Cleofe: Size matters, but not too much
Ernst Cleofe | Sunday, October 30, 2011
The answer to the age-old question is here: yes, size does matter. For interhall football, there is a clear advantage for the teams with size in terms of team size and dorm size.
Each team that has gone undefeated is a team with a generally large dorm population: Keenan (4-0), Ryan (6-0) and Cavanaugh (6-0). Of course, that doesn’t mean that smaller dorms are doomed to go winless for the season. They just must compete against relatively bigger dorms will have a wider sample range to find solid football players. For example, a Keenan or Stanford team will have its pick from around 280 residents, while Carroll will have less than half of that to try to put together a team.
In the women’s leagues, team size is almost unlimited, allowing for larger dorms to pack the sidelines with a crowd of girls. Also, large dorms with large teams have the ability to substitute in more players and keep players fresh.
“We always have a big team and it’s always beneficial,” Cavanaugh senior captain Maggie Fahrenbach said. “We like having something that unites us a dorm.”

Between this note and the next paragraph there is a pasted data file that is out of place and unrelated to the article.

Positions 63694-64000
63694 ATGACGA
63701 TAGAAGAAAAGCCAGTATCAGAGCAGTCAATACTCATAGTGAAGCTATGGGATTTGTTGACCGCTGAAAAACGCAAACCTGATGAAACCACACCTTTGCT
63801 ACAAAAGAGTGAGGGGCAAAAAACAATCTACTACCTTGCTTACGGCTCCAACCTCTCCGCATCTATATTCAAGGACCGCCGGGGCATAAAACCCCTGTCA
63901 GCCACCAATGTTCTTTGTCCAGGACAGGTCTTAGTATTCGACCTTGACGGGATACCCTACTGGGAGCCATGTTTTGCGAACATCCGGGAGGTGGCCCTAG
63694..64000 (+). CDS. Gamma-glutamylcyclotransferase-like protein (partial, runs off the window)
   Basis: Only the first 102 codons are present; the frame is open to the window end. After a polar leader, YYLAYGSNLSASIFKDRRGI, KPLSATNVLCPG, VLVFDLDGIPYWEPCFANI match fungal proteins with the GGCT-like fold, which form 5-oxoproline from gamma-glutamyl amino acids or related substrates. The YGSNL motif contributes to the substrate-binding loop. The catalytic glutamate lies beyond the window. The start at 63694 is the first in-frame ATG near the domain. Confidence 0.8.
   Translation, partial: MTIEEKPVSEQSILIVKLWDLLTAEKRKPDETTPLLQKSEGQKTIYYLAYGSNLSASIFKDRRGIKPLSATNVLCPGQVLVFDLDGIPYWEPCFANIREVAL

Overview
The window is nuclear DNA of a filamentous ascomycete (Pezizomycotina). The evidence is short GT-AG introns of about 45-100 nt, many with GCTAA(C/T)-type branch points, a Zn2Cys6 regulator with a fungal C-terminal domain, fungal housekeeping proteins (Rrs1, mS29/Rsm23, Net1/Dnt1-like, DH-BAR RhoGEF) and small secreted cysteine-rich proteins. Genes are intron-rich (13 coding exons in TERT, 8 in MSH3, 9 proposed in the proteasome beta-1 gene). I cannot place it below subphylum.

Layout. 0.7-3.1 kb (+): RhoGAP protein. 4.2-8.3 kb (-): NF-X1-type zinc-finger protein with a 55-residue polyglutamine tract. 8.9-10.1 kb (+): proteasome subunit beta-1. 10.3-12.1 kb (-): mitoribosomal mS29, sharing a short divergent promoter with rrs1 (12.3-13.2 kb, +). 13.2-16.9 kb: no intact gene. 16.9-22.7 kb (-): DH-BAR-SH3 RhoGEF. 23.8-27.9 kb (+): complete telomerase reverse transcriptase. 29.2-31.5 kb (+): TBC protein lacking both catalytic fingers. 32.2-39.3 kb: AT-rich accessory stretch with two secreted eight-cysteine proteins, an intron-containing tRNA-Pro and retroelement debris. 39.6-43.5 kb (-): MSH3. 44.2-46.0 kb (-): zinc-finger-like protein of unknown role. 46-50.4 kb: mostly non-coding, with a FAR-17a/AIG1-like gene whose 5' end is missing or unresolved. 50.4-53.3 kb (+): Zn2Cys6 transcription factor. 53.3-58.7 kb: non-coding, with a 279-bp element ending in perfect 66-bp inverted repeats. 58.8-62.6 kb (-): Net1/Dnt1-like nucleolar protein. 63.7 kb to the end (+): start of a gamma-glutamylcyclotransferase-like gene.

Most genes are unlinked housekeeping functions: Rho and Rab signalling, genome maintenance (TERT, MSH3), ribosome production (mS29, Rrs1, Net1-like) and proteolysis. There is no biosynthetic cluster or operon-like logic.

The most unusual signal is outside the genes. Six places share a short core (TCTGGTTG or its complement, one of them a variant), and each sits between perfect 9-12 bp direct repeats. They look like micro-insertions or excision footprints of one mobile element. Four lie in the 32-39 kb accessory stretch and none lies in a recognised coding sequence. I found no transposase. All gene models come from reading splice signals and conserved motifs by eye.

However, there are some things that seem to be beneficial for the smaller dorms. First, there’s the David versus Goliath matchups that always seem to pop up. Like in most professional sports, bigger dorms will sometimes let a game go because they overlook a smaller squad.
Although the lack of interchanging players could tire out a small team, a lack of roster depth gives players a chance to earn experience on the field. In a game that seems almost chaotic at times, the ability to be knowledgeable and comfortable on the field with teammates is very valuable.
That comfort level and knowledge only come with time and repetition that players on bigger teams don’t have the luxury of having. For example, in a game against Lewis, Lyons played around 14 players against a team with more than double that amount. The Lyonites seemed more organized and understanding of their assignments, which was a key to the victory.
“In previous years because we had a smaller team, it was beneficial to put players in to gain experience,” Howard senior captain Jenny Gassner said. “It was easier to be comfortable playing with each other.”
Ultimately, size does have its advantages, but if small teams can capitalize on experience, there is always hope.